Tuesday, June 19, 2007

Tales from the Darkside – My Ghostwriter, The Vampire – review – TV episode

VHS

Directed by: Frank DePalma

First aired: 1987

Contains spoilers

Tales from the Darkside was an eighties horror anthology series. This episode, from season 3, was, of course, a vampire episode and actually contains, or at least mentions, a new piece of lore.

Peter Prentice (Jeff Conaway) is a novelist and is reading the death scene of a vampire to his ‘technical advisor’ Jayne (Jillie Mack). She is less than impressed and suggests that, given there have been three stakings so far, that he use another form of vampire killing. As things progress we discover that Peter is not only dislikeable but also a hack and has been using Jayne’s ideas to the point of plagiarism for the last five novels. He strings her along with promises of sending her manuscripts to his agent and is only in it for the money.

Draco at the windowCalling it a night he doesn’t notice the shadow of a bat through the window. A vampire, whom we soon discover is called Count Draco (Roy Dotrice), appears on his balcony and blows the window open to hear Peter read out about his vampire grovelling. Rubbish, declares Draco, vampires do not grovel. Peter thinks he is a demented fan but Draco vanishes and reappears in the room.

Jeff Conaway as Peter PrenticePeter fears for his life, but the vampire is looking for something other than blood. He is aware that Peter has a secret room and wishes to use it as a daylight shelter. In return he will tell the story of his nine hundred year long life. Peter quickly agrees and sacks Jayne.

attacking the cleanerThe next night Peter awaits the details of Draco’s life. Draco, however, wants to feed. The cleaning lady comes by and we have some interesting lore and character exposition. Through the episode we hear, from himself admittedly, just how honourable the vampire is – he only kills to feed. Peter is willing to sacrifice his cleaner’s life for a story. The interesting lore moment comes in the use of eye mojo. Draco uses his hypnosis to prevent the woman from screaming and then to speed up her heartbeat.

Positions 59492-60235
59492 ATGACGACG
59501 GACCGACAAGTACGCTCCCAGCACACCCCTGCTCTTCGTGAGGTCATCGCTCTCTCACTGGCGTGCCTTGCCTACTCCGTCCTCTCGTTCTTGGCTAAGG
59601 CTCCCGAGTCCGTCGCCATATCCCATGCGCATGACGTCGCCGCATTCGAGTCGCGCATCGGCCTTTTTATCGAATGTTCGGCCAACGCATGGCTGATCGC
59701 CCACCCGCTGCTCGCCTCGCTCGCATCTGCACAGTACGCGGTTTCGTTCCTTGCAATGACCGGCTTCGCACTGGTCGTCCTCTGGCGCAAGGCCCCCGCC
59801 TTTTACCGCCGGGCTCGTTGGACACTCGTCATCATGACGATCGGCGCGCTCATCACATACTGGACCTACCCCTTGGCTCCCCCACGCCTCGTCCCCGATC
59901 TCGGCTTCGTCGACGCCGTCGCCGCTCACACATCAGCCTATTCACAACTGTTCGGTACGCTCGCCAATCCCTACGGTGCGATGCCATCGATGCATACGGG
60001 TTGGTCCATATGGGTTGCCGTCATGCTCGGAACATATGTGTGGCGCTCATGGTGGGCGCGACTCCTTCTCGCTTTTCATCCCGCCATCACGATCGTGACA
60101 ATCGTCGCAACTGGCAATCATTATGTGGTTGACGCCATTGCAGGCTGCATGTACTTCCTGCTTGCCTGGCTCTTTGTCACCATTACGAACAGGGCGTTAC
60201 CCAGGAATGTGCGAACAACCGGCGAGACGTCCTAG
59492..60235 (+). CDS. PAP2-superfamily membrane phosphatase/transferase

Roy Dotrice as Count DracoThe little we actually hear of the vampire’s life also provides interesting lore. He is telling Peter how he was a night who challenged a vampire to combat when he picks up a stake. He admits that he has been staked before but returned from the dead. He tells Peter the secret and whilst blood on a vampire’s ashes is standard lore the idea that a woman’s tears will also reconstitute a vampire is all new.

stabbed by a silver forkThe book is a success and Draco decides he wants some of the billing and a share of the royalties. Peter decides it is time to dissolve their partnership. He lines the coffin with silver cutlery – silver being an effective vampire killing tool in this. His plan nearly fails but he is eventually able to stab the vampire with a silver fork.

the effect of sunlightThe silver in the chest is highly effective, causing Draco to fall to the floor, in the sunlight, and the sun kills him. His face starts breaking into fractures and then he vanishes leaving a man shaped pile of ashes.

Jayne is going to sue Peter and so calls round. Hiding the evidence he sweeps the ash up and places it in Draco’s coffin but the secret door doesn’t work. Jayne manages to cut her finger on a sharp silver knife and then finds the coffin. The cut drips blood onto the ash and you just know Draco is not going to be happy…

end of the cleanerConway is excellent as the despicable Peter but, acting wise, Mack lets us down. Somehow I don’t think it was the actresses’ fault. There is a stripe of black humour in this episode a mile wide but for some reason Jayne is written and played so ditzy that she doen’t really work as a character. That said the role is not that important in the grand scheme, being more a catalyst.

Other than that, this is a satisfying short episode, worth 5 out of 10 and offering some interesting new lore.

The imdb page is here.

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